Solidarity with Honduras: PLA Founder Joined Emergency Faith Delegation


Peacebuilding en Las Americas Founder Val Liveoak went on an Emergency Faith Delegation to Honduras from January 24 to 29 to represent PLA as an act of solidarity. The following is her report.

Delegates joined Hondurans on the main highway between El Progreso and Tela to protest the re-election of Juan Orlando Hernandez who came to power amid claims of a fraudulent election

The delegation of 50 internationals (47 from the US and Canada, one from Argentina, one from Colombia, one from Peru) arrived in Honduras on Jan. 24th and departed on the 30th. For all but one night, we were in the city of El Progreso, Yoro, about 45 minutes from San Pedro Sula. We went to the capital, Tegucigalpa, on the 28th, returing the 29th.

Padre Melo leads a protest on the main highway from El Progreso to Tela. Many motorists honked along to the FUERA JOH (Out Juan Orlando Hernandez) chant.

The visit was in support of Padre Melo, a Jesuit who directs Radio Progreso an important alternative source of information. The station takes an active anti-’continuismo’ stance, that is, they reject the results of the re-election of Juan Orlando Hernandez (JOH), who was inaugurated on Jan. 27th. Their grounds for their resistance are many, and stem from the 2009 coup that brought about a direct line of neoConservative governments. The policies of these governments have emphasized benefits to business, both national and international, at the expense of workers, small farmers and indigenous people. Examples include concessions for lumber, mining and hydroelectric developments, and the creation of “Model Cities”, industry-owned areas where the owners’, not Honduran, laws govern the lives of the residents.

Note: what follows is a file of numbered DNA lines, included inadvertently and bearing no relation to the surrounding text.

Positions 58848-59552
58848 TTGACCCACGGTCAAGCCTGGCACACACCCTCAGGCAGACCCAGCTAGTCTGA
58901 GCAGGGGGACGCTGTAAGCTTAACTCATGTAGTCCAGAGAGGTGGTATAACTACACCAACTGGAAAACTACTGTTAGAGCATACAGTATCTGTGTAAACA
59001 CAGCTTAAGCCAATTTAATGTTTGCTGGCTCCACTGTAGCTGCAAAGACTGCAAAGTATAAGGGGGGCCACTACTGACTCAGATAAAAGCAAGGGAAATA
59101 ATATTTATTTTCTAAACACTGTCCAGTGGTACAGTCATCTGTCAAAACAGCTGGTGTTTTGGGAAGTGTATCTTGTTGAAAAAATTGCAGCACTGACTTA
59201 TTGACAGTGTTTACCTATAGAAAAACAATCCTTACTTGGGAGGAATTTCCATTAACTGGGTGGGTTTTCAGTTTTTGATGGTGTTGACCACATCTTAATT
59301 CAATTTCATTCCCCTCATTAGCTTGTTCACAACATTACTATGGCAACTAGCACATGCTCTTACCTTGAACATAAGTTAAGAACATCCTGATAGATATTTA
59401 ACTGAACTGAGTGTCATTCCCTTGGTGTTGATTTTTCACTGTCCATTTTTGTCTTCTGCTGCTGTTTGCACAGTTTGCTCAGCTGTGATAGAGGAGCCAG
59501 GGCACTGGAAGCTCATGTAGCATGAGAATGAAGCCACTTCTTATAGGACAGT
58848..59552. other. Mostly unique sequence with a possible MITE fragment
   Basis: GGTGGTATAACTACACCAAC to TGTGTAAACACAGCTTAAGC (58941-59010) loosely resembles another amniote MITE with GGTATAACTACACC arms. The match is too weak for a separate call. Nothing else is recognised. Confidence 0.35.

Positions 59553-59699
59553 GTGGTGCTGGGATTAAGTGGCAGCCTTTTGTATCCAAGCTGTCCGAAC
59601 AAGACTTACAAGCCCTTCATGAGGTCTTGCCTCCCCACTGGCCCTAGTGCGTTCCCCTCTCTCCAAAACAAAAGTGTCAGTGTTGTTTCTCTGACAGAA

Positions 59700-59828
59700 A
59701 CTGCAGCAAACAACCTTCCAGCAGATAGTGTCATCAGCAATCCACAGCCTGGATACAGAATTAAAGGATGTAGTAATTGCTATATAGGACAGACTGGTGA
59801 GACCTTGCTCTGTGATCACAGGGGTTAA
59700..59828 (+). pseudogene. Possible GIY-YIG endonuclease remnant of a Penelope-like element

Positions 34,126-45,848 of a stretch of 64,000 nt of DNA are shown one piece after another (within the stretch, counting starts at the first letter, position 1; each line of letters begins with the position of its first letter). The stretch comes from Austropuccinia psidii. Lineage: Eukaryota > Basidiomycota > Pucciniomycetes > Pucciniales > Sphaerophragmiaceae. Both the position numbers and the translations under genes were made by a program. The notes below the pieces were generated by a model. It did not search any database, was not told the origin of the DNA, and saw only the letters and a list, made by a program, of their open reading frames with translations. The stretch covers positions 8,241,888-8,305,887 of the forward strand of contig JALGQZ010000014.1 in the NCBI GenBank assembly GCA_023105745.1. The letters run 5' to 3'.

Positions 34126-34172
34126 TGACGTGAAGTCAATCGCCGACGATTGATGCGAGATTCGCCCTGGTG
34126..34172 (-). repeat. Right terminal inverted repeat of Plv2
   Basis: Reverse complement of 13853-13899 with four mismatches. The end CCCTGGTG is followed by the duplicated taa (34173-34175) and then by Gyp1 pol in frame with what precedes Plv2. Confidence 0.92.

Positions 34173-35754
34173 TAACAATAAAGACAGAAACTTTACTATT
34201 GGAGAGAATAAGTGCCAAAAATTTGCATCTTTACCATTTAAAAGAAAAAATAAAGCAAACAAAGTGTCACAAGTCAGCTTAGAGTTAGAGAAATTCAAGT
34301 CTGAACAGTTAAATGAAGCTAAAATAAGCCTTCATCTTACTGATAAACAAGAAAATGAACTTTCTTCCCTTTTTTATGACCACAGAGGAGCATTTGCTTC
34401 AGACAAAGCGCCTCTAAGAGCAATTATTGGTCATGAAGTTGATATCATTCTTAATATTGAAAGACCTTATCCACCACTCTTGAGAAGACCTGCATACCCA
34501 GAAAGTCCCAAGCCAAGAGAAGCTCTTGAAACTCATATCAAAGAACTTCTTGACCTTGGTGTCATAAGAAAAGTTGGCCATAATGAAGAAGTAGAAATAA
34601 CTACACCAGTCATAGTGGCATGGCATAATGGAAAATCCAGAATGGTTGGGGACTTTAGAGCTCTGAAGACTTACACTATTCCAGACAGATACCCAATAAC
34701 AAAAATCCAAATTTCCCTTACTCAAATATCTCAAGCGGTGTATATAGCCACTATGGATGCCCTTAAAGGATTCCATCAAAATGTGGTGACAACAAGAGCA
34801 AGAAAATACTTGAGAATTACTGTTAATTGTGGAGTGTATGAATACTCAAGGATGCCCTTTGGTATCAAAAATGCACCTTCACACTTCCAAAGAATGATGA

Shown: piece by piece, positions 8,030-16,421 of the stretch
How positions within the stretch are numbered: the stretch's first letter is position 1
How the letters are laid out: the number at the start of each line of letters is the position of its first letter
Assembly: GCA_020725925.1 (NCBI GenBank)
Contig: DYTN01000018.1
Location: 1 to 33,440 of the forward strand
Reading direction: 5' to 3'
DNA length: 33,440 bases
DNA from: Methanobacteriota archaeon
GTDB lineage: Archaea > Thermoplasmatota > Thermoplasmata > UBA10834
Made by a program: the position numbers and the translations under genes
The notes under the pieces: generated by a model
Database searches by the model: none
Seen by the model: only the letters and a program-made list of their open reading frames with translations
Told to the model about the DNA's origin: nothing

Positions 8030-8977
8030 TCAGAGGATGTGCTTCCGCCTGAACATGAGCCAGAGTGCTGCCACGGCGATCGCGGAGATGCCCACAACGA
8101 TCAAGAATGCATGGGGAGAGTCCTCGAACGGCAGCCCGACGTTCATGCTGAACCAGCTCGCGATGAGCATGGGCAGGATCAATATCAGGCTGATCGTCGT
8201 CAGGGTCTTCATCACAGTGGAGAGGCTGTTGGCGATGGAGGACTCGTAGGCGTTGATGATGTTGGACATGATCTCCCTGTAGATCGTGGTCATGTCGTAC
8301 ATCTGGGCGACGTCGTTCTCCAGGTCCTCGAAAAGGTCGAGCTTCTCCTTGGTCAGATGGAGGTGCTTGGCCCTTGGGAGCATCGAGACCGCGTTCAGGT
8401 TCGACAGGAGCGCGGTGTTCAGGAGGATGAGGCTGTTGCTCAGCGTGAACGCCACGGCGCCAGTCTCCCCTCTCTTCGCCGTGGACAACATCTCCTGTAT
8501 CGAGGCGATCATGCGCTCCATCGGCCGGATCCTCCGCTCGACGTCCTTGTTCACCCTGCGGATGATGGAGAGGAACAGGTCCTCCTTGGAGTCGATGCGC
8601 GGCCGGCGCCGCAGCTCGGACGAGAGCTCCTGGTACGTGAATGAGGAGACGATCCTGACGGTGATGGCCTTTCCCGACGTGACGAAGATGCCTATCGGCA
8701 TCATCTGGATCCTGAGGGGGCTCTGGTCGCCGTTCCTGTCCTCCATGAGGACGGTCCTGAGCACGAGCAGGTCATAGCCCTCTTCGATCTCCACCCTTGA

Government and paramilitary persecution—arrests, torture, assassinations—of those protesting these policies have increased and there has been little progress on stopping gang activity, all of which have stimulated huge increases of out-migration, especially to the US.

Protesters across Honduras took to the streets after the election blocking roads and clashing with security forces who used teargas, water cannon, and live ammunition.

In 2017, the pre-election process was quite irregular, with President Hernandez replacing 4 of the 5 Supreme Court justices with members of his own party, and then the justices decreed that he could run for a second term although the Constitution prohibits this. (And ironically, the 2009 coup was said to be to prevent the then President Zelaya from trying to change the Constitution to allow him to run for a second term.) The election results were also questioned because after announcing that the opposition candidate had over 55% of the vote, the Election Commission went dark for several hours and later announced that JOH had won after all. The civil society resistance groups which have remained active since the coup (and some since the ‘70s or ‘80s) rejected the results, and initially several international groups (the Organization of American States and others) did so as well. The Trump Administration quickly recognized the election results and congratulated JOH. (Note: in 2009, the Obama Administration recognized the government formed after the coup well before other international groups.)

The contested results of Juan Orlando Hernandez’s presidential election triggered a political crisis leading to at least 30 people murdered by military police. Since January, many others have been injured, jailed, or disappeared. International organizations such as the United Nations and Inter-American Commission on Human Rights have denounced torture of detainees, “alarmed by the illegal and excessive use of force to disperse protests”.